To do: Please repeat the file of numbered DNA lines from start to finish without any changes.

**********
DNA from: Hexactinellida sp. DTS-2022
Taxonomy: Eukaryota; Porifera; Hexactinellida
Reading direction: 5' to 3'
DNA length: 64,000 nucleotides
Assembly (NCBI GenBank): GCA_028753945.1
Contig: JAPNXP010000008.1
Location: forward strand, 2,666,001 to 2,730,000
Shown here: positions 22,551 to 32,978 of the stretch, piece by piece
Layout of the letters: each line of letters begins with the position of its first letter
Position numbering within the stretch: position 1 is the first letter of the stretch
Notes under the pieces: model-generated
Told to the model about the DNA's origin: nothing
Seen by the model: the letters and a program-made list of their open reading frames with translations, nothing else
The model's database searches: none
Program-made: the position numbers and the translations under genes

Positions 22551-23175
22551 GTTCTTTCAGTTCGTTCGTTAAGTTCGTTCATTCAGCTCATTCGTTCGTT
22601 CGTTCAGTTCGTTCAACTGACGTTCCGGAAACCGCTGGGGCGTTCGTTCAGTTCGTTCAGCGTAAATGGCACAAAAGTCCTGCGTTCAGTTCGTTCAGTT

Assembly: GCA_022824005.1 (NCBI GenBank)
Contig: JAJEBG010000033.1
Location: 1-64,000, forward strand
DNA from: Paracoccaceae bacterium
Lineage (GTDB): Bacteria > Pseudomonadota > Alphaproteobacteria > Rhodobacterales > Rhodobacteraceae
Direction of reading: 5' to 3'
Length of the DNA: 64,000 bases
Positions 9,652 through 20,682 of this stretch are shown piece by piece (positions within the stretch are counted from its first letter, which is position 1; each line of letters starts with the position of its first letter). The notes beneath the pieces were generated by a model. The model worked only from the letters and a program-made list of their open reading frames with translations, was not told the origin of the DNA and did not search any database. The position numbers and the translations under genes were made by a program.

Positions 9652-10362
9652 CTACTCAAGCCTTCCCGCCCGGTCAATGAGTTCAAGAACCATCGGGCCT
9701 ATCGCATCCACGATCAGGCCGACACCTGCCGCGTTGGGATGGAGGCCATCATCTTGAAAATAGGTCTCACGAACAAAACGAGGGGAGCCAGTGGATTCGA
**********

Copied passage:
DNA from: Hexactinellida sp. DTS-2022
Taxonomy: Eukaryota; Porifera; Hexactinellida
Reading direction: 5' to 3'
DNA length: 64,000 nucleotides
Assembly (NCBI GenBank): GCA_028753945.1
Contig: JAPNXP010000008.1
Location: forward strand, 2,666,001 to 2,730,000
Shown here: positions 22,551 to 32,978 of the stretch, piece by piece
Layout of the letters: each line of letters begins with the position of its first letter
Position numbering within the stretch: position 1 is the first letter of the stretch
Notes under the pieces: model-generated
Told to the model about the DNA's origin: nothing
Seen by the model: the letters and a program-made list of their open reading frames with translations, nothing else
The model's database searches: none
Program-made: the position numbers and the translations under genes

Positions 22551-23175
22551 GTTCTTTCAGTTCGTTCGTTAAGTTCGTTCATTCAGCTCATTCGTTCGTT
22601 CGTTCAGTTCGTTCAACTGACGTTCCGGAAACCGCTGGGGCGTTCGTTCAGTTCGTTCAGCGTAAATGGCACAAAAGTCCTGCGTTCAGTTCGTTCAGTT

Assembly: GCA_022824005.1 (NCBI GenBank)
Contig: JAJEBG010000033.1
Location: 1-64,000, forward strand
DNA from: Paracoccaceae bacterium
Lineage (GTDB): Bacteria > Pseudomonadota > Alphaproteobacteria > Rhodobacterales > Rhodobacteraceae
Direction of reading: 5' to 3'
Length of the DNA: 64,000 bases
Positions 9,652 through 20,682 of this stretch are shown piece by piece (positions within the stretch are counted from its first letter, which is position 1; each line of letters starts with the position of its first letter). The notes beneath the pieces were generated by a model. The model worked only from the letters and a program-made list of their open reading frames with translations, was not told the origin of the DNA and did not search any database. The position numbers and the translations under genes were made by a program.

Positions 9652-10362
9652 CTACTCAAGCCTTCCCGCCCGGTCAATGAGTTCAAGAACCATCGGGCCT
9701 ATCGCATCCACGATCAGGCCGACACCTGCCGCGTTGGGATGGAGGCCATCATCTTGAAAATAGGTCTCACGAACAAAACGAGGGGAGCCAGTGGATTCGA